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A third company is working to restart the shuttered Hampden waste facility

Sam Schipani
Bangor Daily News

An organization representing 115 Maine towns and cities said Wednesday it has partnered with a company in another attempt to relaunch a shuttered Hampden waste facility.

Since the Hampden facility closed three years ago, several companies have expressed interest in restarting it.

Two of those efforts fell through amid funding issues. Now, the Municipal Review Committee says it has partnered with a third firm, Innovative Resource Recovery, that’s already backed by a well-funded investment company.

Michael Carroll, the MRC’s executive director, says that funding could be a game-changer.

“So the big difference is there’s no borrowing from this team that we’re working with, there’s no looking for investors, or that type of thing," Carroll says. "They're going to go through their due diligence process, and once they get that completed, if everything looks good and a go, we’ll close and they’ll put boots on the ground right away and start spending the money that needs to happen to restart the facility.”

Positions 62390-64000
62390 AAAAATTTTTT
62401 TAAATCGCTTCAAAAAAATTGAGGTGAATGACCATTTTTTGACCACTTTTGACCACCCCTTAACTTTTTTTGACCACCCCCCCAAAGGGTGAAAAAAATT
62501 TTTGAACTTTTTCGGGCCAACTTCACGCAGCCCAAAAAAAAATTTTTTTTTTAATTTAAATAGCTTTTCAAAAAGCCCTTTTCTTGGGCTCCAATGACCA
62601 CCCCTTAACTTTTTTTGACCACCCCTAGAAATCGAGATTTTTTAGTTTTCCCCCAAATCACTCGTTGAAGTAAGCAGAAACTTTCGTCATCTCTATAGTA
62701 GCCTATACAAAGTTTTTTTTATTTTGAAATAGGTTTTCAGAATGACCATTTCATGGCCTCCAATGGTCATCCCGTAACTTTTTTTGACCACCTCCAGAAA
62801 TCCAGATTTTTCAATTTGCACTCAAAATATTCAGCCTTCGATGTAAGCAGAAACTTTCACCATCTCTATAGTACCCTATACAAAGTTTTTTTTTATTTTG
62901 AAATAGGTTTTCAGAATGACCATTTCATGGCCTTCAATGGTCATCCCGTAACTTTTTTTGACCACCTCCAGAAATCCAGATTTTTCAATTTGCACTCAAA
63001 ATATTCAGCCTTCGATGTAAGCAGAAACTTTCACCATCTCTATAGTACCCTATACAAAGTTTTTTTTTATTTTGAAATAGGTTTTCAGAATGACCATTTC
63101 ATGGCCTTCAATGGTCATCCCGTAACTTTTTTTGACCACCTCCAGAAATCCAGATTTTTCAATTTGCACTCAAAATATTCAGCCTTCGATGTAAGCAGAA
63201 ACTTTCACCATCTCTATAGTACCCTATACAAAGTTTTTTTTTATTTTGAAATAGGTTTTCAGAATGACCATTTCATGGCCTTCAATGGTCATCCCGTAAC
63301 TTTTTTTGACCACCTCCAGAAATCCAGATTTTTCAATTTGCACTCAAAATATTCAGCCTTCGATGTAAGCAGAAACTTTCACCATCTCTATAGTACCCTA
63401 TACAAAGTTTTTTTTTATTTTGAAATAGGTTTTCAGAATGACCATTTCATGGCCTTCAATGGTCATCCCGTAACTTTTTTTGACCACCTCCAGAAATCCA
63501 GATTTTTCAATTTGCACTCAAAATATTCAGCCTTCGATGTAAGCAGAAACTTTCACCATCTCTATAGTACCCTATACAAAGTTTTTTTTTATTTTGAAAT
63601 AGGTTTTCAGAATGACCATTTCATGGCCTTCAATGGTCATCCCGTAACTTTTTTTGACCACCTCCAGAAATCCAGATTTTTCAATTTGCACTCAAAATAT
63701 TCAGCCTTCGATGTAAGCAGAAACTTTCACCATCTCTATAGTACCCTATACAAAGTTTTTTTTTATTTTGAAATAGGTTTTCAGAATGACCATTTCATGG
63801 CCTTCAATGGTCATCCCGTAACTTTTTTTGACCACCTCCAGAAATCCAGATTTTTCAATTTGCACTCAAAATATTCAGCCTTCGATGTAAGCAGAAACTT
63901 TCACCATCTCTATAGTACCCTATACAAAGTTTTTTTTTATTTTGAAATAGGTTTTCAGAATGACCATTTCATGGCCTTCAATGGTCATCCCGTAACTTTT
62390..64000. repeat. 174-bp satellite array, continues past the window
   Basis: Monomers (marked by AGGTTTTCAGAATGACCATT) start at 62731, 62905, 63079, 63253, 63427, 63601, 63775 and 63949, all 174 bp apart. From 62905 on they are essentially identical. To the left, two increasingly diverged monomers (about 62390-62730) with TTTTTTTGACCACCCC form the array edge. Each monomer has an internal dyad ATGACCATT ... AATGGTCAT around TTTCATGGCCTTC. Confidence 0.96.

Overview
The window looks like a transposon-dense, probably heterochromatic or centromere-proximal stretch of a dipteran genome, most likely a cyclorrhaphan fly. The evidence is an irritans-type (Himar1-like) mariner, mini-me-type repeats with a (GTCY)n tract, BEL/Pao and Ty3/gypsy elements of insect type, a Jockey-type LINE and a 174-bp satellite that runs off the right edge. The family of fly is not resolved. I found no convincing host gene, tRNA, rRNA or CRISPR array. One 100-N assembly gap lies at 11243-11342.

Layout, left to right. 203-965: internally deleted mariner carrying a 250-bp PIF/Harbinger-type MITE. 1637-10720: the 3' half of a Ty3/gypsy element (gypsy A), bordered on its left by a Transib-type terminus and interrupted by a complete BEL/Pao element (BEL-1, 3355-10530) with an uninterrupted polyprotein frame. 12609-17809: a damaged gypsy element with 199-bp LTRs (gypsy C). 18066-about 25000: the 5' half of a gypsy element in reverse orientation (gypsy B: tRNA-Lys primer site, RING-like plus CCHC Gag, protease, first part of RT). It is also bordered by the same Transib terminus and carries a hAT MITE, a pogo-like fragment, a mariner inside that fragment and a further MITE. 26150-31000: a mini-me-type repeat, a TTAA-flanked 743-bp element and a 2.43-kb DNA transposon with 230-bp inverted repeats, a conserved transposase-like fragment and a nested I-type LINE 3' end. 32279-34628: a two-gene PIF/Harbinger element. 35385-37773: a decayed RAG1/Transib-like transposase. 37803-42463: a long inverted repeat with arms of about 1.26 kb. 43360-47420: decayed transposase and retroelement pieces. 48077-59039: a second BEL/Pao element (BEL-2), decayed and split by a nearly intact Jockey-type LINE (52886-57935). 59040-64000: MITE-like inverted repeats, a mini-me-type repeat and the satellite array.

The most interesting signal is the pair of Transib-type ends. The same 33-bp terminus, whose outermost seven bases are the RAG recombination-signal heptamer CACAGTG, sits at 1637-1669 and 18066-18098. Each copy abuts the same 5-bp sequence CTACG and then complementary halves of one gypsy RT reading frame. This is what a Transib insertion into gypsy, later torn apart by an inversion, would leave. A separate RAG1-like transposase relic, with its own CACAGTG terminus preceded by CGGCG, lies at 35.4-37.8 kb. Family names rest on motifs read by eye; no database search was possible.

Carroll declined to identify the firm backing Innovative Resource Recovery, which was specially formed to help restart the Hampden facility. He said the operation has experience in various parts of the waste industry and specializes in turning around distressed assets.

The MRC will hold a remote town hall event for Thursday, April 13 at 1:30 p.m. to introduce the new partner and provide more information about the hoped-for reopening.

The MRC purchased the Hampden facility last summer so it could play a more active role in its reopening, but the organization has warned that it could soon have to liquidate the plant if it can't find a partner. As a back up, it has also asked the Legislature to guarantee a $20 million loan to restart the facility.

The facility was designed to reuse waste in a variety of ways, including traditional recycling, converting fiber waste into cellulose pulp, and processing organic waste to create biogas.

Since it closed, its communities have been forced to burn or landfill much of their trash.